Why is Lifelong Learning a Vital Tool for Educators?

Lexa Pennington's picture

Teachers, by the very nature of their job, have an instinct for learning, distilling and sharing information, and they are also the very symbol of a lifelong passion for discovering new things. “The need for imagination, as a sense of truth, and as a feeling of responsibility—these are the three forces which are the very nerve of education,” said Rudolf Steiner, yet when this need is ignited,  it never truly ends.

If you are an educator who is considering further study part or full-time, what benefits can you gain from this valuable investment of time and money, and how can you make the process easier while you are doing what you love best: teaching and connecting intellectually with your students?

Why is Lifelong Learning a Vital Tool for Educators?

Salary differences for educators with graduate degrees

Regardless of whether you are teaching kindergarten, elementary, middle or high school, there are significant salary differences depending on whether you have a Bachelor’s or a Master’s degree. Brookings University academics report that “A master’s degree may advance a teacher’s salary up to $5,000, even in the first year of employment.” The National Council on Teacher Quality, meanwhile, reports an 11% increase in pay for teachers with a Master’s Degree in the largest school districts in America.

How realistic is further study?

If you are keen on earning a Master’s degree or a Doctorate, time may be the major factor holding you back. A Master’s degree takes between 1.5 and 2 years, owing in no small part to the thesis requirement. A Doctorate, meanwhile, will take around 8.2 years to slog through. A PhD without a dissertation is one option for those wishing to finish their doctoral program faster. In this case, students complete a capstone project in a specific area of interest. This type of program is ideal for those who like to apply their knowledge to real-life scenarios. Their aim is to deliver an immediate solution to a pressing problem.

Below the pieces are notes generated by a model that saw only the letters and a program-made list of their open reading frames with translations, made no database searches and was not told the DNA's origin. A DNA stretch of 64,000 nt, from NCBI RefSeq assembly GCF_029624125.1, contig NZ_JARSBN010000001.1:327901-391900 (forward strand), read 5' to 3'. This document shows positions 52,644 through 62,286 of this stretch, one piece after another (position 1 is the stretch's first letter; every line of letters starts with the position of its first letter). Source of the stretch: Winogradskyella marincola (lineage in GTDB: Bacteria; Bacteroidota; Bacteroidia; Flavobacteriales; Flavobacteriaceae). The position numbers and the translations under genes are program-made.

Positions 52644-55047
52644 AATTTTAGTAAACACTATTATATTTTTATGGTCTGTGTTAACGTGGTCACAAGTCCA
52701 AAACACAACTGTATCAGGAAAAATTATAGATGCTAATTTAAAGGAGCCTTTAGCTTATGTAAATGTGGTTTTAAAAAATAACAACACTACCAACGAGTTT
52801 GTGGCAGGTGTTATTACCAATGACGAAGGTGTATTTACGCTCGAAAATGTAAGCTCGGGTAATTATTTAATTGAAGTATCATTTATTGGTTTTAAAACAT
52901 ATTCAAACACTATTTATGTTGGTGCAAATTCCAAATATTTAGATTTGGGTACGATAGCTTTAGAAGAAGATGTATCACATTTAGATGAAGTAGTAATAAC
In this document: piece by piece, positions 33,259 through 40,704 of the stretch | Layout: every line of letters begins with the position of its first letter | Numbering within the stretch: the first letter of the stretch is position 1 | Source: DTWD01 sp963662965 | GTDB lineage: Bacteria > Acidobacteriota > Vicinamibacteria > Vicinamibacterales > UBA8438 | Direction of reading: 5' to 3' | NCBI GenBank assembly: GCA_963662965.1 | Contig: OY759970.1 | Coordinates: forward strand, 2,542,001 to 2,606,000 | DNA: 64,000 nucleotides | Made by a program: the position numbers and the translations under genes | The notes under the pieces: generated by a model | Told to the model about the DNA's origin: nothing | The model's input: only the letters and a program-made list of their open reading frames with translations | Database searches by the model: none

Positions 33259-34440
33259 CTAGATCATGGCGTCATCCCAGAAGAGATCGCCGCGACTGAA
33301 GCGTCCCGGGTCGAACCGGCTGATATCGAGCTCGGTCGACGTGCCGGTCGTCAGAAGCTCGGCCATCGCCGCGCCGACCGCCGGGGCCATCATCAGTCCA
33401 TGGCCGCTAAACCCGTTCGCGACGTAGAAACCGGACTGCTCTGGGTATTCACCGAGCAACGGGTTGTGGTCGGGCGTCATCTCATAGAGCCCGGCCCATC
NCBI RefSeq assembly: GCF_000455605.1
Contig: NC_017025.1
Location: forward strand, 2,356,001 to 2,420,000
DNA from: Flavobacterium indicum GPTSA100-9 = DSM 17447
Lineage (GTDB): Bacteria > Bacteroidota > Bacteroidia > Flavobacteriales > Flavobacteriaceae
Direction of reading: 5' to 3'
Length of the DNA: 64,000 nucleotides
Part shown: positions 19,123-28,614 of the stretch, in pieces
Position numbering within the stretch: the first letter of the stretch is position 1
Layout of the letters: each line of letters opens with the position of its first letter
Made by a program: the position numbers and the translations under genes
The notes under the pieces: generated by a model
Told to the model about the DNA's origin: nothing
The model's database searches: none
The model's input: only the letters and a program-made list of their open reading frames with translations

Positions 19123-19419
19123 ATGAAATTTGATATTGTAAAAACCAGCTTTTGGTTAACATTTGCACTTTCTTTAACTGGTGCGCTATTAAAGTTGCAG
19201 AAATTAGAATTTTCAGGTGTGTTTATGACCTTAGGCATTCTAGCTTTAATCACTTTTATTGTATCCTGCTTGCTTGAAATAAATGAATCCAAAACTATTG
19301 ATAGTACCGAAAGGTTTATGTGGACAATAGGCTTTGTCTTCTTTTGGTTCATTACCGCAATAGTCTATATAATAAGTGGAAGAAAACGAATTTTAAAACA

Personal benefits of lifelong study for educators and students

Because educators are passionate about learning, continuing to study throughout their career can have many more benefits than professional ones. In  one University of Alberta study on the importance of lifelong learning, lead researcher, J Denison says, "Coaching is complex, continually changing and influenced greatly by the context, athletes' circumstances and the developing relationship between the coach and the athlete.” Replace ‘coaching’ with ‘educating’ and ‘athlete’ with ‘student’ and it is easy to see the parallels between both situations. Other studies (such as one undertaken at the University of California - Berkely) show that engaging the brain throughout one’s lifetime is strongly related to a lower likelihood of Alzheimer’s disease. It also helps an educator adapt to fast-changing times, and fosters a richer, more fulfilling outlook on life.


Educators wishing to inspire a love of learning in their students are usually keen readers, historians, culture, and science buffs themselves. Learning is pleasurable, fascinating, and sometimes, an escape. Of course, for many, further learning results from a desire to improve one’s salary or job prospects. Regardless of your reason, know that you will derive significant personal benefits as well—including improved brain health.